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Title: Population genetic analysis of plasmodium falciparum parasites using a customized illumina goldengate genotyping assay
Authors: Susana Campino
Sarah Auburn
Katja Kivinen
Issaka Zongo
Jean Bosco Ouedraogo
Valentina Mangano
Abdoulaye Djimde
Ogobara K. Doumbo
Steven M. Kiara
Alexis Nzila
Steffen Borrmann
Kevin Marsh
Pascal Michon
Ivo Mueller
Peter Siba
Hongying Jiang
Xin Zhuan Su
Chanaki Amaratunga
Duong Socheat
Rick M. Fairhurst
Mallika Imwong
Timothy Anderson
François Nosten
Nicholas J. White
Rhian Gwilliam
Panos Deloukas
Bronwyn MacInnis
Christopher I. Newbold
Kirk Rockett
Taane G. Clark
Dominic P. Kwiatkowski
Wellcome Trust Sanger Institute
Menzies School of Health Research
Institut de Recherche en Sciences de la Santé
Universita degli Studi di Roma La Sapienza
University of Bamako Faculty of Medicine, Pharmacy and Odonto-Stomatology
Wellcome Trust Research Laboratories Nairobi
Papua New Guinea Institute of Medical Research
Divine Word University
National Institute of Allergy and Infectious Diseases
National Center for Parasitology, Entomology and Malaria Control
Mahidol University
Texas Biomedical Research Institute
Shoklo Malaria Research Unit
John Radcliffe Hospital
Wellcome Trust Centre for Human Genetics
London School of Hygiene & Tropical Medicine
Keywords: Agricultural and Biological Sciences;Biochemistry, Genetics and Molecular Biology
Issue Date: 13-Jun-2011
Citation: PLoS ONE. Vol.6, No.6 (2011)
Abstract: The diversity in the Plasmodium falciparum genome can be used to explore parasite population dynamics, with practical applications to malaria control. The ability to identify the geographic origin and trace the migratory patterns of parasites with clinically important phenotypes such as drug resistance is particularly relevant. With increasing single-nucleotide polymorphism (SNP) discovery from ongoing Plasmodium genome sequencing projects, a demand for high SNP and sample throughput genotyping platforms for large-scale population genetic studies is required. Low parasitaemias and multiple clone infections present a number of challenges to genotyping P. falciparum. We addressed some of these issues using a custom 384-SNP Illumina GoldenGate assay on P. falciparum DNA from laboratory clones (long-term cultured adapted parasite clones), short-term cultured parasite isolates and clinical (non-cultured isolates) samples from East and West Africa, Southeast Asia and Oceania. Eighty percent of the SNPs (n = 306) produced reliable genotype calls on samples containing as little as 2 ng of total genomic DNA and on whole genome amplified DNA. Analysis of artificial mixtures of laboratory clones demonstrated high genotype calling specificity and moderate sensitivity to call minor frequency alleles. Clear resolution of geographically distinct populations was demonstrated using Principal Components Analysis (PCA), and global patterns of population genetic diversity were consistent with previous reports. These results validate the utility of the platform in performing population genetic studies of P. falciparum. © 2011 Campino et al.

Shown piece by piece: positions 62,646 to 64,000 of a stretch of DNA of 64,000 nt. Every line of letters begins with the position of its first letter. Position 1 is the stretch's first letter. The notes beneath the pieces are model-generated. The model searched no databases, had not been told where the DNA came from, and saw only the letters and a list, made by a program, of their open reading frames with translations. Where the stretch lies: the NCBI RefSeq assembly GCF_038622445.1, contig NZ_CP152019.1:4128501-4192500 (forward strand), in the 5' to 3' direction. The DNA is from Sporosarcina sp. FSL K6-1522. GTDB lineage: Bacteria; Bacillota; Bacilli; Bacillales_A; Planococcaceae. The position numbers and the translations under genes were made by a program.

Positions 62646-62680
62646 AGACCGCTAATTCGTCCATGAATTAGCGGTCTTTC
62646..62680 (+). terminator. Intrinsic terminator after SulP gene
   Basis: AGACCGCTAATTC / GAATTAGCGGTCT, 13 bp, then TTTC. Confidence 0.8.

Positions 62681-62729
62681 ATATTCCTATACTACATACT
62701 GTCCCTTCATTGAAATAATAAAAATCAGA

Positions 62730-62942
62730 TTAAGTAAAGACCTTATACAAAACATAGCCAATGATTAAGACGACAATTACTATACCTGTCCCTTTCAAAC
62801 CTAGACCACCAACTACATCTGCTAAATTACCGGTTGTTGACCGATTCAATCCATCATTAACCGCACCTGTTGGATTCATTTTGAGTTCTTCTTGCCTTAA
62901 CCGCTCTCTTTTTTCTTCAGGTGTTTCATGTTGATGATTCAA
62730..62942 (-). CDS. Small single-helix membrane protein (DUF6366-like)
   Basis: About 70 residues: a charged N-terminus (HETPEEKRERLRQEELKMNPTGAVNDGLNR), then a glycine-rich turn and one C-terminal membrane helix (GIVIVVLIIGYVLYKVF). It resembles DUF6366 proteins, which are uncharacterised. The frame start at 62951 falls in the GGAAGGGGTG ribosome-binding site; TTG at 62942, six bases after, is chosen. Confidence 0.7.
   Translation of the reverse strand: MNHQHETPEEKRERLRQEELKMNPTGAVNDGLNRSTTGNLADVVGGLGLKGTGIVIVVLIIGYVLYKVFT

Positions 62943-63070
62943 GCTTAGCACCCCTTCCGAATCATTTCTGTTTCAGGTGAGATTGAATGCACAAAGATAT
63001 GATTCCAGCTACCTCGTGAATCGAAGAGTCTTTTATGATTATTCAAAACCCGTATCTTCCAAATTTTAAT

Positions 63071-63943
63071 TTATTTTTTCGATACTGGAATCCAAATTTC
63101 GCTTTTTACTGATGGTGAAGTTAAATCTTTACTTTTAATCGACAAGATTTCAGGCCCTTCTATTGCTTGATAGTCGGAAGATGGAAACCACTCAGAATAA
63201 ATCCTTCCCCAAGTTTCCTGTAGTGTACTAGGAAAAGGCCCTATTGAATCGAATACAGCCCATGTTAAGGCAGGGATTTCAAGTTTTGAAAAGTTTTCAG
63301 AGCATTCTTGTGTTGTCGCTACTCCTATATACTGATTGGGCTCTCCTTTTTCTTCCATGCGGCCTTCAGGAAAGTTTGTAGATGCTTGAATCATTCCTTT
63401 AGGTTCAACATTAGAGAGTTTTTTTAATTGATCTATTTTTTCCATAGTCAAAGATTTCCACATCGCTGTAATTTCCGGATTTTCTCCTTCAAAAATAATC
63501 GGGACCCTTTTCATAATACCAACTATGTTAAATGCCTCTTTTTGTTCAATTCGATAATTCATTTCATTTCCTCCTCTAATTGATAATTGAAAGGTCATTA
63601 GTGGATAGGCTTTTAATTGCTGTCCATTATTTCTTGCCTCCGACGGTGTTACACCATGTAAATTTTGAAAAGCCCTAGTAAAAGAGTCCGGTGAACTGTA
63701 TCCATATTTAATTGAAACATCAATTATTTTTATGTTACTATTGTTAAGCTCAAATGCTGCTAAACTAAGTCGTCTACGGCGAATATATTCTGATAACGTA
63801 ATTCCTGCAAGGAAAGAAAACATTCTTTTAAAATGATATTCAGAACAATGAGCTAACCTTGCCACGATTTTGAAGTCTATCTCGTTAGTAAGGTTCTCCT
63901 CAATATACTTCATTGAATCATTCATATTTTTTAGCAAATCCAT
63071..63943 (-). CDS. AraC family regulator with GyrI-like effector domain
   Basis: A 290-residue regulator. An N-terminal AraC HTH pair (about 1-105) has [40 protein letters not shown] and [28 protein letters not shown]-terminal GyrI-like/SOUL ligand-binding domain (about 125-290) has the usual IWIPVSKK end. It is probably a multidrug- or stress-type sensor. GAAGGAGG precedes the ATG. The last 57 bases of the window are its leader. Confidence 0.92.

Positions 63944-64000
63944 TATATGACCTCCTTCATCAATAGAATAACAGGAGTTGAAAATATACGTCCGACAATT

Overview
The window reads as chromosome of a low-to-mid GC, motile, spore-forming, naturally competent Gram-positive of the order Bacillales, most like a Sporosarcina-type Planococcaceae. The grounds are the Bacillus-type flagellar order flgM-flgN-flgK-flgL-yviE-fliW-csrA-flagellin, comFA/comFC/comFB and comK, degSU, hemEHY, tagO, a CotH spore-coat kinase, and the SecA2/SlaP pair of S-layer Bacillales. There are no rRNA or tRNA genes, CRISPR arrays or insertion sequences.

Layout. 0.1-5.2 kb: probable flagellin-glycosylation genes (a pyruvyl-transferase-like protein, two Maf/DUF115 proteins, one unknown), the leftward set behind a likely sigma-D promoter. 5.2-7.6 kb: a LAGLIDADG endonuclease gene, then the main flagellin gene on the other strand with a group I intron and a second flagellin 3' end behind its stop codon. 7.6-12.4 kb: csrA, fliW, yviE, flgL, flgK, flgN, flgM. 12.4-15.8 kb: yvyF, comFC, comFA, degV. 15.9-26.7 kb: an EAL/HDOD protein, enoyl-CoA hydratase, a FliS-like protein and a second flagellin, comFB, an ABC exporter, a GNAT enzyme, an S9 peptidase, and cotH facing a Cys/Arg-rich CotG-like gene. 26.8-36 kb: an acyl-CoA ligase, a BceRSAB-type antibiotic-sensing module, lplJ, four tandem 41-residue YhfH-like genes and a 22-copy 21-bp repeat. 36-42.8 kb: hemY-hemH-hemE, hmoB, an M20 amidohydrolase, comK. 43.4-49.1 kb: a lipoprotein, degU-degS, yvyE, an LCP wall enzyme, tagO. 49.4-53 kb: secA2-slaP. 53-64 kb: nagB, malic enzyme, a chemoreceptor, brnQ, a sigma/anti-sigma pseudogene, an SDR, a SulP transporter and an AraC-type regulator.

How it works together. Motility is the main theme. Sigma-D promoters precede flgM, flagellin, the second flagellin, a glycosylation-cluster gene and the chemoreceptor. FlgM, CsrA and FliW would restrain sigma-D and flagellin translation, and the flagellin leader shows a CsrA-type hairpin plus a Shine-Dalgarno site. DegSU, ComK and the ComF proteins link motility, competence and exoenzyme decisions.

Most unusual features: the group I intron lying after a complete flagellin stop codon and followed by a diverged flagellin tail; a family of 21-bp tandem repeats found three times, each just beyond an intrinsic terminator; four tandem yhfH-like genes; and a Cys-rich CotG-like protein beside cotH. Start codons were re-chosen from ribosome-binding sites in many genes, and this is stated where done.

ISSN: 19326203
Appears in Collections:Scopus 2011-2015

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